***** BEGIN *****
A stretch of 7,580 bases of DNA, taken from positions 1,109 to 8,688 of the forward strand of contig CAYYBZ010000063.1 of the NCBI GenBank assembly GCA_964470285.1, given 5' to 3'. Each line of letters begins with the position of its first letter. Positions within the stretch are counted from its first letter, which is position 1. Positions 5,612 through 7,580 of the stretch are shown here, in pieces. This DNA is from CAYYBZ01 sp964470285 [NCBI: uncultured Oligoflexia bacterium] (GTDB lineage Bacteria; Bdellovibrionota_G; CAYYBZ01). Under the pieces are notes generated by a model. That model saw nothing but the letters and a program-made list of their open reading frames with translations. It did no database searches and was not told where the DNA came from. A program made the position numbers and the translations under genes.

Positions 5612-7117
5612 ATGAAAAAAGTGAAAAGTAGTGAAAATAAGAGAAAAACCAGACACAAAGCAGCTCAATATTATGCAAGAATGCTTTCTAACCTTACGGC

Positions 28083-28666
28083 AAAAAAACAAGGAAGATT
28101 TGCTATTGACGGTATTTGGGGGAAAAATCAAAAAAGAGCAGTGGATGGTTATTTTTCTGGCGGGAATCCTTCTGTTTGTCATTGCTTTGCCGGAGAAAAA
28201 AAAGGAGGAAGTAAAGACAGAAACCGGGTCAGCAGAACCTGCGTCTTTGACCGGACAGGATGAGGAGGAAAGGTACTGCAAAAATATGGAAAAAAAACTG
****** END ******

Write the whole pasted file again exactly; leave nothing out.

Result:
A stretch of 7,580 bases of DNA, taken from positions 1,109 to 8,688 of the forward strand of contig CAYYBZ010000063.1 of the NCBI GenBank assembly GCA_964470285.1, given 5' to 3'. Each line of letters begins with the position of its first letter. Positions within the stretch are counted from its first letter, which is position 1. Positions 5,612 through 7,580 of the stretch are shown here, in pieces. This DNA is from CAYYBZ01 sp964470285 [NCBI: uncultured Oligoflexia bacterium] (GTDB lineage Bacteria; Bdellovibrionota_G; CAYYBZ01). Under the pieces are notes generated by a model. That model saw nothing but the letters and a program-made list of their open reading frames with translations. It did no database searches and was not told where the DNA came from. A program made the position numbers and the translations under genes.

Positions 5612-7117
5612 ATGAAAAAAGTGAAAAGTAGTGAAAATAAGAGAAAAACCAGACACAAAGCAGCTCAATATTATGCAAGAATGCTTTCTAACCTTACGGC

Positions 28083-28666
28083 AAAAAAACAAGGAAGATT
28101 TGCTATTGACGGTATTTGGGGGAAAAATCAAAAAAGAGCAGTGGATGGTTATTTTTCTGGCGGGAATCCTTCTGTTTGTCATTGCTTTGCCGGAGAAAAA
28201 AAAGGAGGAAGTAAAGACAGAAACCGGGTCAGCAGAACCTGCGTCTTTGACCGGACAGGATGAGGAGGAAAGGTACTGCAAAAATATGGAAAAAAAACTG